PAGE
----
‘Kevin Judd is arguably the most famous exponent of Sauvignon Blanc on the planet…he knows how to invest the variety with considerable complexity, using wild yeast to add extra nuances to the exotic lime, gooseberry and stone fruit flavours. Long and very satisfying.’ 93 Points, Tim Atkin, TIMATKIN.COM
‘The very classy 2016…weighty, punchy and dry, overflowing with vibrant, ripe melon/lime … explosively flavoured, it offers great value.’ 5 Stars, Michael Cooper, BUYER’S GUIDE TO NZ WINES 2017
‘Intense gooseberry and fenugreek dominate, with elderflower and honeysuckle providing some richness, followed up by slight mineral notes.’ 91 Points, James Button, DECANTER MAGAZINE (UK)
‘Fresh grass, bay leaves and wild thyme-led nose with hints of lime leaves and lemongrass…lovely creaminess to the texture, great intensity.’ 90 Points, Lisa Perrotti-Brown, EROBERTPARKER.COM
‘Citrus and green fruits, including some candied green fig…managing to be both mouth-filling, almost a little viscous, and intensely fresh at the same time.’ 17 Points, Julia Harding, JANCISROBINSON.COM
Country: New Zealand Region: Marlborough
Varietal: Sauvignon Blanc
Vintage: 2017 Colour: White Style: Dry
Producer: Kevin Judd
Created from select parcels of fruit grown in prime vineyard sites; this is a deliciously aromatic, finely balanced wine. An exuberant style, steeped in grapefruit, lemon and stone fruit character – a sauvignon blanc with considerable concentration and minerality, yet retaining the freshness and zest expected of the variety. This is a mouth-filling, multi-layered wine with considerable ripeness and palate structure, balanced by juicy acidity and a refreshingly crisp flinty finish.
Ageing Potential:1-3 Years
Aromatic nose of ripe exotic fruits. Full-bodied with full flavours of apples and pears leading to a long finish. This is a lovely wine with breed and class. Very well priced.
Food Matches: Seafood / Shellfish / Turkey / Aperitif
Kevin Judd is one of Marlborough’s pioneer winemakers whose career is intrinsically linked with the global profile of New Zealand wine. Kevin was born in England and grew up in Australia, where he studied winemaking at Roseworthy College and first made wine at Reynella in South Australia. He moved to New Zealand in 1983 and joined Selaks Wines. Subsequently, he became the founding winemaker at Cloudy Bay, a pivotal role during which he directed the company’s first 25 vintages. In 2009 he established his own label, Greywacke, named after New Zealand’s prolific bedrock. Alongside winemaking, Kevin has developed a parallel career in photography. For over two decades his evocative images have appeared in countless publications worldwide. His first book was the The Colour of Wine, a photographic essay on the vineyards of Marlborough. His second book The Landscape of New Zealand Wine was published in 2009 to considerable acclaim. Kevin and Kimberley live in the Omaka Valley overlooking Marlborough’s picturesque vineyards, the inspiration for both his passions.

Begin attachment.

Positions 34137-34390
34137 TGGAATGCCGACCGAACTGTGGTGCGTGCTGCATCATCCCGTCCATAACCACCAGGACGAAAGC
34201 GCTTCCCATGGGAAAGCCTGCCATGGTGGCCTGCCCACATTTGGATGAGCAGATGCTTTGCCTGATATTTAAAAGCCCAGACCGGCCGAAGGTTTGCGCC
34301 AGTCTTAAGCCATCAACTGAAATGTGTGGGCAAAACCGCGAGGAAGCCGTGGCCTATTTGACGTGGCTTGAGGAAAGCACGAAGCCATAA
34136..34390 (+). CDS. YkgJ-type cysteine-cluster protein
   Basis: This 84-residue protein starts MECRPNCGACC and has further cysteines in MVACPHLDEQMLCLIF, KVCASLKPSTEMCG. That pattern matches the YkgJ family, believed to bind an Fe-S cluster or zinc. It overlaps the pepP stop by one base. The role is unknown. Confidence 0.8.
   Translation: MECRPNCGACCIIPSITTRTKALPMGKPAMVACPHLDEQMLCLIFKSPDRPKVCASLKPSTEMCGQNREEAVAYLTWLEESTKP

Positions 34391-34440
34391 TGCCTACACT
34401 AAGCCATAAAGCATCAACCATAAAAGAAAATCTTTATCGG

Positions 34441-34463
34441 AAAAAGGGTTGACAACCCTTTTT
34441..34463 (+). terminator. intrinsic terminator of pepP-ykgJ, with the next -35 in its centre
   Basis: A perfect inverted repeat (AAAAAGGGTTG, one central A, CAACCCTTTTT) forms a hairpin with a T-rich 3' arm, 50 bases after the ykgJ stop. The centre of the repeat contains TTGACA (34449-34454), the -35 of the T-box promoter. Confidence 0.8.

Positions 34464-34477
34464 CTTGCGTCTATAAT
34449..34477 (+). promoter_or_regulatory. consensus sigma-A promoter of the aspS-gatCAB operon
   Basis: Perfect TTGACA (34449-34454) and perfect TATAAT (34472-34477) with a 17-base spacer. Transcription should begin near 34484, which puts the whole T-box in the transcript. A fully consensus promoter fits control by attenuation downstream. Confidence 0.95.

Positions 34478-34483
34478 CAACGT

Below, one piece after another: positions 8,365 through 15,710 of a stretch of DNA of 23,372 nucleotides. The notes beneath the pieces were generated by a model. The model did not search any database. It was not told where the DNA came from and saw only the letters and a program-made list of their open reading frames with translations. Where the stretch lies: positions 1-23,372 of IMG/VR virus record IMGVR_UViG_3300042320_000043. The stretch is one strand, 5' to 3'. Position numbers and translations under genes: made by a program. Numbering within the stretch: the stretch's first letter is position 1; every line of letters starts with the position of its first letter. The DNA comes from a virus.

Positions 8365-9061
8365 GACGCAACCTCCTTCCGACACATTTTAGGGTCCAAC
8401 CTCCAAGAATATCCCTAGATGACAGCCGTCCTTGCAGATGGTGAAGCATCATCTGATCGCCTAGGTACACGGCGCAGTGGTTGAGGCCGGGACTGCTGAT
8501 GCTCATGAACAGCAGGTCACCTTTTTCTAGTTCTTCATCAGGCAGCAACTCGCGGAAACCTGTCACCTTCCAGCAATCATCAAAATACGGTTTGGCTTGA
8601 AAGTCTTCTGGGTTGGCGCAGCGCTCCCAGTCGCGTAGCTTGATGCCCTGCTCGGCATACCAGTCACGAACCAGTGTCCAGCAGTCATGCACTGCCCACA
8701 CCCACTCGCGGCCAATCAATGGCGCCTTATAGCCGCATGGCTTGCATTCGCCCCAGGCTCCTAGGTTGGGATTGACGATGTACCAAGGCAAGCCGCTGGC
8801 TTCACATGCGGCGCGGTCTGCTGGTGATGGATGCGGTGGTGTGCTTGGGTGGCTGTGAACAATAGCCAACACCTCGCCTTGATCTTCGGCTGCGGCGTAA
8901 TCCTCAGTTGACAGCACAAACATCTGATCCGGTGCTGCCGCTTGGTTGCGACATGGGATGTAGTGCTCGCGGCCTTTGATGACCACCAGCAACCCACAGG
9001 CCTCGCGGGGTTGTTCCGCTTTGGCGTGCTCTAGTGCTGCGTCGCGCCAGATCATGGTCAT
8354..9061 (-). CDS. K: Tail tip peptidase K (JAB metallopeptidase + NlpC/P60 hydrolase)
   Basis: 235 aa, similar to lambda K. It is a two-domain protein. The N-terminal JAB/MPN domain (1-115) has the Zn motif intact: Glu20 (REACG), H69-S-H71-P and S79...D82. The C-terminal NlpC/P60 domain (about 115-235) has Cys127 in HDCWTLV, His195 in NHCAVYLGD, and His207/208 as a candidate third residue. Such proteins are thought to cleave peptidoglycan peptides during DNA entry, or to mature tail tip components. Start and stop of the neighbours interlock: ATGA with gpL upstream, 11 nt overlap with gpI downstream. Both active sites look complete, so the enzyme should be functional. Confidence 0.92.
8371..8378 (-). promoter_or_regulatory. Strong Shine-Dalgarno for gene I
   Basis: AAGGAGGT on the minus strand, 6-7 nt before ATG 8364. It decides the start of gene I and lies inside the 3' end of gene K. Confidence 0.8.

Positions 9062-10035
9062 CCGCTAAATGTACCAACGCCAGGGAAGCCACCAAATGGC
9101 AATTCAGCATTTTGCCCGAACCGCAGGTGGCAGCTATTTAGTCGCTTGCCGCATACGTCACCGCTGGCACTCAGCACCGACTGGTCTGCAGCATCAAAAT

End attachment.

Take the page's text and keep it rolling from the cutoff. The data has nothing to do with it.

THE NAME New Zealand does not have a designated national rock, but if one was ever chosen it would have to be greywacke (pron: grey-wacky). This drab grey stone is found everywhere in New Zealand – on the mountains, in the rivers, on the beaches. It consists of layers of hard, muddy grey sandstone alternating with thinner layers of darker mudstone (argillite). Technically the term greywacke refers to the sandstone (wacke is a German name for a type of sandstone), but it is also used as a general term for the entire rock. Greywacke (Grauwacke) was first used in the 18th century to describe rocks in the Harz Mountains of Germany. Ernest Dieffenbach, a German scientist who travelled widely in New Zealand between 1839 and 1841, was the first person to use it for local rocks. English geologists regarded greywacke as an uncouth foreign term, but it was adopted in Scotland. Archibald Geikie’s textbook of geology, published in 1903, gave descriptions of greywacke, and helped persuade New Zealanders that it was an appropriate term for their most widespread rock. The term is possibly used more widely in New Zealand than anywhere else in the world. Te Ara: Encyclopedia of New Zealand